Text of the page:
Due to malnourishment, some 200 million toddlers in poor countries have under-developed brains. A study in the journal Science suggests more play time with mom can dramatically reverse the damage.
By testing for radiation, detectives showed that wine bottles purportedly from Thomas Jefferson's collection were fake. And with wine fraud rising, authentication is getting even more sophisticated.
People are less likely to seek shelter or otherwise prepare for storms given female names, researchers say. As a result, such storms result in nearly twice as many deaths as those with male names.
Scientists seem to have answered a fundamental question about the nature of memory. They have found compelling evidence that memories are made by strengthening connections between certain brain cells.
For more on the new pollution regulations, Robert Siegel speaks with Environmental Protection Agency Administrator Gina McCarthy about her agency's carbon emission plan.
The Obama administration is announcing new pollution standards Monday. The rules, key elements of President Obama's climate change policy, may decide the fate of coal-fired power plants in the U.S.
EPA administrator Gina McCarthy calls new rules on greenhouse gas reduction perhaps the most significant in the agency's history.
Fabien Cousteau and a crew of five headed down to the underwater laboratory Aquarius, just off the Florida Keys, on Sunday. He and his team intend to stay submerged until July 2.
The draft proposal from the Environmental Protection Agency has sparked opposition from industry groups who say the changes would be prohibitively expensive.
The proposed Keystone XL pipeline has generated controversy, especially in Nebraska, where opposition to transporting crude from the oil sands of Canada has delayed a national decision on the project.
The Obama administration on Monday will roll out a plan to cut earth-warming pollution from power plants by 30 percent by 2030. The proposal was first reported Sunday by The Wall Street Journal.
Science is always churning out weird, funny and fascinating findings. What did we miss this week? NPR's Rachel Martin checks in with science writer Rose Eveleth.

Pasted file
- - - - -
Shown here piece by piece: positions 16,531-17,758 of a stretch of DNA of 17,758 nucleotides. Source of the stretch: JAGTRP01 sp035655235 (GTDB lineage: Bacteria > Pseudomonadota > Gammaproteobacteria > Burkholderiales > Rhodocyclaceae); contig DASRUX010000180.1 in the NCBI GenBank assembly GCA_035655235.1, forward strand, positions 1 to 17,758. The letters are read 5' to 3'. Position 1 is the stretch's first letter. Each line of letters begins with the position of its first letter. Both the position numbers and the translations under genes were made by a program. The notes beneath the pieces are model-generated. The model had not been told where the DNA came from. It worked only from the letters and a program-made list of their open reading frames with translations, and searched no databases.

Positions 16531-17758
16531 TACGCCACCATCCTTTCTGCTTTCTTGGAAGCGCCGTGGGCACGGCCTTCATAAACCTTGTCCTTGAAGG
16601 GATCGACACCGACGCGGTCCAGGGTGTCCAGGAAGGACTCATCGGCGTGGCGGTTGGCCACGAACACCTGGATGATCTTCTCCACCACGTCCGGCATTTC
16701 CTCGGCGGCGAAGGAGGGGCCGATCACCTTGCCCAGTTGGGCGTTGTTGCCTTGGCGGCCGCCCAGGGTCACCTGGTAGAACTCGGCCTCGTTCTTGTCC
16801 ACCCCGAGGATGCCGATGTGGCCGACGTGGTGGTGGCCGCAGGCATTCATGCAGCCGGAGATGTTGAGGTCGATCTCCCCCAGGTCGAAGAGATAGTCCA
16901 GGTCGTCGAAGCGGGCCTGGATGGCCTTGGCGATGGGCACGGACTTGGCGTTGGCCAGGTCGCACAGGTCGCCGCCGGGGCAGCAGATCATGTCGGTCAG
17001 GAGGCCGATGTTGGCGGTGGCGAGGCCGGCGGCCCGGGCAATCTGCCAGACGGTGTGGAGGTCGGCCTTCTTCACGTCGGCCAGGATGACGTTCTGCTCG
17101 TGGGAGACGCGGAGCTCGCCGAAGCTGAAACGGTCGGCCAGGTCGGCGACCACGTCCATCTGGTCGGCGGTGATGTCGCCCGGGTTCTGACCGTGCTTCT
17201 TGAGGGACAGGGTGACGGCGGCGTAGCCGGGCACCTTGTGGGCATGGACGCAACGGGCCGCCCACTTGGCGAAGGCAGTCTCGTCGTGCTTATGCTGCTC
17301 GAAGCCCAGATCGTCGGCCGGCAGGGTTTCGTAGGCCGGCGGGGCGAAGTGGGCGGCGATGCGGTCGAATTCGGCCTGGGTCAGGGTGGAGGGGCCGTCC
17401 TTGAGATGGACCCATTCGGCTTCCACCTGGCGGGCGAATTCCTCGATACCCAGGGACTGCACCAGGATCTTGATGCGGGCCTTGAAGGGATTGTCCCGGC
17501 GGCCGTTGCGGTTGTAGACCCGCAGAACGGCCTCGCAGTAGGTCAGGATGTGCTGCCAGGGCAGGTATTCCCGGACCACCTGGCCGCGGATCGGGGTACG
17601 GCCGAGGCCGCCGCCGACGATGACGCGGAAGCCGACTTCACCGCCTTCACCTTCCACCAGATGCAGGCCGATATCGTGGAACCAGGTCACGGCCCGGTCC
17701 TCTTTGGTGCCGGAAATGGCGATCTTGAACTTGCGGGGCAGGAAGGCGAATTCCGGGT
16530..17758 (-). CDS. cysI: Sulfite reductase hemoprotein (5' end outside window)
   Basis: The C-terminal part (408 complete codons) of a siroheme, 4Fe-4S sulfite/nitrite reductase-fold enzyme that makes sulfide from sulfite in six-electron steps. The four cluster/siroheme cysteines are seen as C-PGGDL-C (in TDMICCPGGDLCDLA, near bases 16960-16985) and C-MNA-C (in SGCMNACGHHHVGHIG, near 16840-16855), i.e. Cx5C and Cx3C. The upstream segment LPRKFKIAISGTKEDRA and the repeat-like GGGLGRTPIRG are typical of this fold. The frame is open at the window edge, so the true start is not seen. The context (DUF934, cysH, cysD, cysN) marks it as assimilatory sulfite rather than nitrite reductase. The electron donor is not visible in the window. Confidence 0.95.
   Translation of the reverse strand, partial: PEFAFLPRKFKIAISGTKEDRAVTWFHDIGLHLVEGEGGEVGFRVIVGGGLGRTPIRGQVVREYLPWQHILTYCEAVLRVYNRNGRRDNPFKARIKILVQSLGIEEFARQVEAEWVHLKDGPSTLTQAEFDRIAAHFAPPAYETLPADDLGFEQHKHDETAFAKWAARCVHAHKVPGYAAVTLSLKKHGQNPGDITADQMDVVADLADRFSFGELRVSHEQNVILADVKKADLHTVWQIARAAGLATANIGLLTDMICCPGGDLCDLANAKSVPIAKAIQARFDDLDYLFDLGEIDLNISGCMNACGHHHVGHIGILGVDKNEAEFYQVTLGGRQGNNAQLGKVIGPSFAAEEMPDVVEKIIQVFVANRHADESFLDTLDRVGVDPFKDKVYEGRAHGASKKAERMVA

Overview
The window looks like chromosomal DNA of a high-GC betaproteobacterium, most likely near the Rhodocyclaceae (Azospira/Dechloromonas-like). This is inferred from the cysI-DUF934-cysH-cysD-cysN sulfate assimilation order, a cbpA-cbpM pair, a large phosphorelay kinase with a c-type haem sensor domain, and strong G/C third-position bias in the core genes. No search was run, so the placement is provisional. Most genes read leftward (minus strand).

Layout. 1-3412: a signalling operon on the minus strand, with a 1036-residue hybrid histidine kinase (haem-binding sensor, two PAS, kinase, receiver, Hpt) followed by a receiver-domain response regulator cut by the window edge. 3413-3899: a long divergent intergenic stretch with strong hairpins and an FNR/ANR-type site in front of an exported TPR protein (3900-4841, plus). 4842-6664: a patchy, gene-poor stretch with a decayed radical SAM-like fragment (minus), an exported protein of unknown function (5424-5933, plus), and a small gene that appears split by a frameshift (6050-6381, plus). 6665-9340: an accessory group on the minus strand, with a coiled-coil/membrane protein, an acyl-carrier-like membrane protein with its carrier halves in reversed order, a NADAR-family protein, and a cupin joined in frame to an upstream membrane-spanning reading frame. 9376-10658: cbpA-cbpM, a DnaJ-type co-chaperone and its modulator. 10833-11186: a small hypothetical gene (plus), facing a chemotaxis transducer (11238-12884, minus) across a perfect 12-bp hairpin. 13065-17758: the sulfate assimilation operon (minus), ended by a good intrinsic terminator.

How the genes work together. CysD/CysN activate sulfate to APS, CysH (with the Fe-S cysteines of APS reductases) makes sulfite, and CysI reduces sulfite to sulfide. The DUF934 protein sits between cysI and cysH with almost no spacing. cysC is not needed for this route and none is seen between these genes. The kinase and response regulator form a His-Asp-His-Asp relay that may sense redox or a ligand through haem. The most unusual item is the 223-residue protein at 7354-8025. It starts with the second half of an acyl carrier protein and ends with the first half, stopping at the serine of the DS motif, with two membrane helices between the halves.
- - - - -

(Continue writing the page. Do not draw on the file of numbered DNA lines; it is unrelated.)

President Obama plans to announce Monday his most ambitious plan yet to combat climate change. NPR's Rachel Martin talks to Princeton professor Michael Oppenheimer about the significance of the plan.
The annual meeting of the American Society of Clinical Oncology features thousands of presentations but no big news. That's how cancer treatment improves, in small increments.
There had to be something anatomically different about Einstein's brain that made him so smart, right? A new study says no, not true. NPR's Scott Simon talks with Terence Hines of Pace University.
People's speech patterns change when they are in the manic phase of bipolar disorder, doctors say. And a smartphone app might be able to detect those shifts and improve treatment.
Speech patterns change when people enter the manic phase of bipolar disorder, doctors say. A smartphone app might be able to detect those shifts and improve treatment.
New research suggests that different cultures do not hear the same emotions when they hear the same sounds. The "emotional grammar" of language is instead shaped by culture and local circumstances.
The private space-launch company has taken its Dragon capsule design and taught it some cool new tricks.
Four years of crippling drought has withered the agricultural economies of Great Plains states like Oklahoma. The USDA forecasts this year's wheat crop will be half what it would be in a good year.